Much more could and needs to be said about the connections between identity and fandom. However, if we can see that many die-hard sports fans, like many Brazilian futbol fans, have a deep identity connection to their team, it makes sense that such a devastation loss (especially in a World Cup on your home soil where you were one of the favorites to win) would lead to tears.

This is where the second question comes in to play. Is it rational or moral to have one’s identity so profoundly connected to a sports team?

My short answer is yes. While, as with anything, one can go too far here, by and large, I think deep fandom is a healthy and fun way of being one’s self. The longer answer still needs to be worked out and developed but let me suggest a few points.

The fun part is mostly self-explanatory. It provides moments of joy and excitement. Still, there are times that it doesn’t feel very fun (that’s what all the crying is about after all). But, overall, in the bigger picture of a being a fan, it is fun and thrilling.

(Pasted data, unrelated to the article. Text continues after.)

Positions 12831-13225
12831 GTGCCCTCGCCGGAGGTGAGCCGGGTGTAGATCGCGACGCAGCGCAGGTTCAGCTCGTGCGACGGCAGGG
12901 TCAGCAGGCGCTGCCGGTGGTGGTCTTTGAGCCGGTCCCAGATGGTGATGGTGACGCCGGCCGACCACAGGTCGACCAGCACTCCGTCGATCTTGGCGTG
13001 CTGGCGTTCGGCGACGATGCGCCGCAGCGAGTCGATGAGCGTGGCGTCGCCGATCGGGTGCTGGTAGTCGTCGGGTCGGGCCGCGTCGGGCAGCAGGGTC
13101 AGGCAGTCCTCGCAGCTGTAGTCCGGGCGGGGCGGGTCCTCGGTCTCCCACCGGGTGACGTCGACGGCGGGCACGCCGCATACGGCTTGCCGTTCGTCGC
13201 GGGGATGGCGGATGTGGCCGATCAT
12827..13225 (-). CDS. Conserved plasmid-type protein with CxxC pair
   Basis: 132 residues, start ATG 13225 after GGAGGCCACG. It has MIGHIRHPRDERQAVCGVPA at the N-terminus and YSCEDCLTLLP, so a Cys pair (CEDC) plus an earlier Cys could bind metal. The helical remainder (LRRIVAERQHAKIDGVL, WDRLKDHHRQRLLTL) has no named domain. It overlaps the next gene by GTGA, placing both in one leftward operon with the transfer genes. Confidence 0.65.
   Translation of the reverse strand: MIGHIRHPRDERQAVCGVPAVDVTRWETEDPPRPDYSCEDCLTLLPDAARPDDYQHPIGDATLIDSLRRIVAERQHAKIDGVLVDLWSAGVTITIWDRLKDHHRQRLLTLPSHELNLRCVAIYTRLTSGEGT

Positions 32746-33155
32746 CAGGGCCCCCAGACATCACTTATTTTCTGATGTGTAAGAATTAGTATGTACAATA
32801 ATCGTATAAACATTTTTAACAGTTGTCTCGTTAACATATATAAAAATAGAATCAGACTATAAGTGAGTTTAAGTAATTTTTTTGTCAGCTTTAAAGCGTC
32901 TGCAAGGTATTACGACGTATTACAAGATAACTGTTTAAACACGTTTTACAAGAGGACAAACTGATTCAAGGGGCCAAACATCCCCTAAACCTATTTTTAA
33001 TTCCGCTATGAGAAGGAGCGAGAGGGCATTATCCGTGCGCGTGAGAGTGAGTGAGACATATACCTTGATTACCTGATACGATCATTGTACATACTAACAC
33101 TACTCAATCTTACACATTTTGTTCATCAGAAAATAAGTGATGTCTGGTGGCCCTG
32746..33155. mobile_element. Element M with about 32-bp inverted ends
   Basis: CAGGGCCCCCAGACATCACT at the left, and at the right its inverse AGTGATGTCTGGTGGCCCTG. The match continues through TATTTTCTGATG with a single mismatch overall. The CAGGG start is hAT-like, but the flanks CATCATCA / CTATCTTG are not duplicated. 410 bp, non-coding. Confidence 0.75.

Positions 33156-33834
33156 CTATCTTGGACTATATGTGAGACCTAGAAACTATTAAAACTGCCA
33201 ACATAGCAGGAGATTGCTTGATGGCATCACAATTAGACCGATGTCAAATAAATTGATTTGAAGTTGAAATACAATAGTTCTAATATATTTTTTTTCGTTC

Sports Fandom is also by and large healthy. Fandom is an expression of choice and commitment. It is part of a process of self-definition. We define ourselves by the choices and commitments we make and this includes which sports and teams we choose to follow.

Fandom ties one into a community, providing feelings of connectedness to a region, city, or tradition. It is a way of being with others and sharing values with others.

Being a fan of a sport team or club is better than something more insidious like seeking the sense of community from a gang or looking for greatness in pushes for national conquests. Better that nationalism gets expressed in a sporting event than in geo-politics. The former might unfortunately lead to some fist fights in the stands, but the latter leads to wars.

Go ahead and cry Brazil. Let it all out.

(*)Update clarification: I don’t mean to imply or suggest that non-sport fandoms can’t or don’t invest part of their identity in their fandom. (As a Browncoat I wouldn’t want to make that mistake.) I only mean to say that sports fandom is not just about entertainment. I am not trying to say anything about other kinds of fandoms.